BWIRE: Threats to journalists raise concerns about ‘Mighty Men of God’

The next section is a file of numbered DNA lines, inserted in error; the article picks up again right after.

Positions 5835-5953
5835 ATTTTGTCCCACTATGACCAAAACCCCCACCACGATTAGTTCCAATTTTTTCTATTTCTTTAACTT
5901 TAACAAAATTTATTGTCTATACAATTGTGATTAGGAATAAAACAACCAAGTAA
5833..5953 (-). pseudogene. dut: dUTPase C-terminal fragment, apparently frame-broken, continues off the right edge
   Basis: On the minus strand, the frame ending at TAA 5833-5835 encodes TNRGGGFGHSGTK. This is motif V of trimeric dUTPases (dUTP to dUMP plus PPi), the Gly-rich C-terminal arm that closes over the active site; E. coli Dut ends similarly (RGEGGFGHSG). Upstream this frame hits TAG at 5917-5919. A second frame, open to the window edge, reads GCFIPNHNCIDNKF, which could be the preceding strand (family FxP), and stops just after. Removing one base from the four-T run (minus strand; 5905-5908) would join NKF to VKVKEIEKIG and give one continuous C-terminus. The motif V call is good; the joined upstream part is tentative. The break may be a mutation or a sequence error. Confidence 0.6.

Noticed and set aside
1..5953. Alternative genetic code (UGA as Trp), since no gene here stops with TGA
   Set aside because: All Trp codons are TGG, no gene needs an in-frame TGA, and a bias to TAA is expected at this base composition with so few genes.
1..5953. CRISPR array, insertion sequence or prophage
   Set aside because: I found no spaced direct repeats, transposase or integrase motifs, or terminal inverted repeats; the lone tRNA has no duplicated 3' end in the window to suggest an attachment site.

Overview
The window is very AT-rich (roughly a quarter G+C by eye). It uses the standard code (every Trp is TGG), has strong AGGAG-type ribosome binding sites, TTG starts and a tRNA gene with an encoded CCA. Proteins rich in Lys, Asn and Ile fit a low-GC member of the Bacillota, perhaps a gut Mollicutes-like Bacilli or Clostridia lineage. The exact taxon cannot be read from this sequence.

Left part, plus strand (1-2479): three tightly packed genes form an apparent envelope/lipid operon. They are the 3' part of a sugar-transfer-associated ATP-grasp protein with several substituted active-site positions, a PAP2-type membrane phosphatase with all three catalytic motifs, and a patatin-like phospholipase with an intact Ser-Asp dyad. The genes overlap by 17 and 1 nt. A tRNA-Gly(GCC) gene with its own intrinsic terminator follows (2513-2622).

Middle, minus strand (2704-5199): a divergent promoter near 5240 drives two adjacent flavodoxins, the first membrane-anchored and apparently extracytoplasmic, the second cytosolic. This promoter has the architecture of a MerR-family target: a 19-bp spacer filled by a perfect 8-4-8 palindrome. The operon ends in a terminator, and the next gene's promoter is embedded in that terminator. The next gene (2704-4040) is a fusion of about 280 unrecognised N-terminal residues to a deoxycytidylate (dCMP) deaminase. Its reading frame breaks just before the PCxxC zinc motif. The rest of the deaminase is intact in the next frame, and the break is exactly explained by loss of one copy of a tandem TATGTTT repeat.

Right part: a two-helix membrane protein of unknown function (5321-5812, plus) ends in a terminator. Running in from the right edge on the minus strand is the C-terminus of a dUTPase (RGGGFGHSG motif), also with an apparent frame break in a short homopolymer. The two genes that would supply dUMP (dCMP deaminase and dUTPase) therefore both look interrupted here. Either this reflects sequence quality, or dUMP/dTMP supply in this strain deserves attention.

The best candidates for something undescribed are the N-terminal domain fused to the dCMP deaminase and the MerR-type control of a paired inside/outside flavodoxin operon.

It’s the highest form of mockery and absurdity for the men of “God” to resort to harassing journalists and the media because the media has called them out. It’s very unwelcome and discomforting that religious leaders and formations with questionable characters, unable to deal with the truth and reality of their earthly things are now training their guns on the media, harassing journalists and curtailing media freedom in Kenya. That persons calling themselves servants of the almighty can take such thinking including issuing threats to journalists because they are unable to deal with the repercussions of their indulgencies is to say the least unacceptable. It’s not desperate that the clergy can take law unto their own hands, and threaten others or promise to curse others. The position of religious leaders requires them to hold themselves responsibly and beyond reproach and a number of them do so. However, there is a caliber of some religious leaders that have severally engaged in earthly things that including greed, corruption, miracle for hire and related that have attracted scrutiny of their actions. Some have turned the missionary path into a commercial venture that they misuse and attract themselves to disasters, upon which if the media exposes, they invest in harassing the journalists. It’s wrong for the religious leaders to indulge and when asked or put under the spotlight, you turn against the messenger. A number of stories done exposing the church are shared by their followers, who witness the corruption of the soul that the leaders are doing. In an era of accountability and fight against corruption in the country, its weird that some clergy, put under the spotlight for what people believe to be corruption and unbecoming behavior, would want to intimidate journalists to shy away from commenting on their excesses. The character of some of the religious leaders became alarming to such an extent that the Government had wanted to control them, which people including the media raised concerns. Media carried a number of stories on why the Government had no reason to regulate religion. While the position is that religion should not be regulated, but the conduct of some of the people that walk in the guise of religion must be regulated. The Constitution of Kenya for example states that the Bill of Rights is an integral part of Kenya’s democratic state (Article 19 (1)) and that; “The purpose of recognizing and protecting human rights and fundamental freedom is to preserve the dignity of individuals and communities and to promote social justice and the realization of the potential of all human beings.” Media as the Fourth Estate has a duty to hold other estates, including the clergy, to account for their actions. The work of religious leaders impacts the society and the media must interrogate them on behalf of the public, which the two institutions serve without fear or favour It’s worth noting that Prophet David Owuor and Pastor James Maina Nganga have the right to complain and follow due processes of law, should they feel that the media has violated their rights. And they will be listened to, but to take law unto their hands or mobilize their followers to harass journalists or other persons is unacceptable. Journalism is not a crime, and shall continue to play a watchdog role on all institutions and their leadership to cushion Kenyans from exploitation and manipulation by religious leaders who are now robbing them off their properties. The Constitution of Kenya 2010 guarantees this freedom that include freedom to seek, receive or impart information or ideas (33) and there has been positive advances in the liberalization of airwaves which has allowed for a vibrant print, electronic and social media. In 1997, UNESCO Member States passed Resolution 29 on “Condemnation of violence against journalists”. The Resolution was adopted by States in response to serious concerns about the killing of journalists in many countries and the evidence of the spread of impunity – that is, the persistent failure of the lawful authorities to bring those responsible to justice. UN Security Council Resolution 1738 (2006) condemns attacks against journalists in conflict situations The Resolution, unanimously adopted in 2006, recalled and acknowledged that journalists engaged in dangerous professional missions in areas of armed conflict shall be considered civilians, to be protected as such. Provisions protecting the right to life, personal liberty and integrity, freedom from torture, freedom of expression, and the right to an effective remedy which are incorporated within international human rights law instruments provide journalists with the necessary guarantees against violations of their rights and risks to their safety. The African Charter on Human and People’s Rights guarantees individuals against arbitrary deprivation of the right to life (Article 4), establishes an absolute prohibition of torture and other inhuman or degrading treatment (Article 5), guarantees the right to liberty and security of the person (Article 6), and freedom of expression (Article 9). The UN Plan of Action on the Safety of Journalists and the Issue of Impunity, from 2012, which “recommends working in cooperation with governments, media houses, professional associations and NGOS to conduct awareness raising campaigns on a wide range of issues such as existing international instruments and conventions, the growing dangers posed by emerging threats to media professionals, including non-state actors, as well as various existing practical guides on the safety of journalists”.

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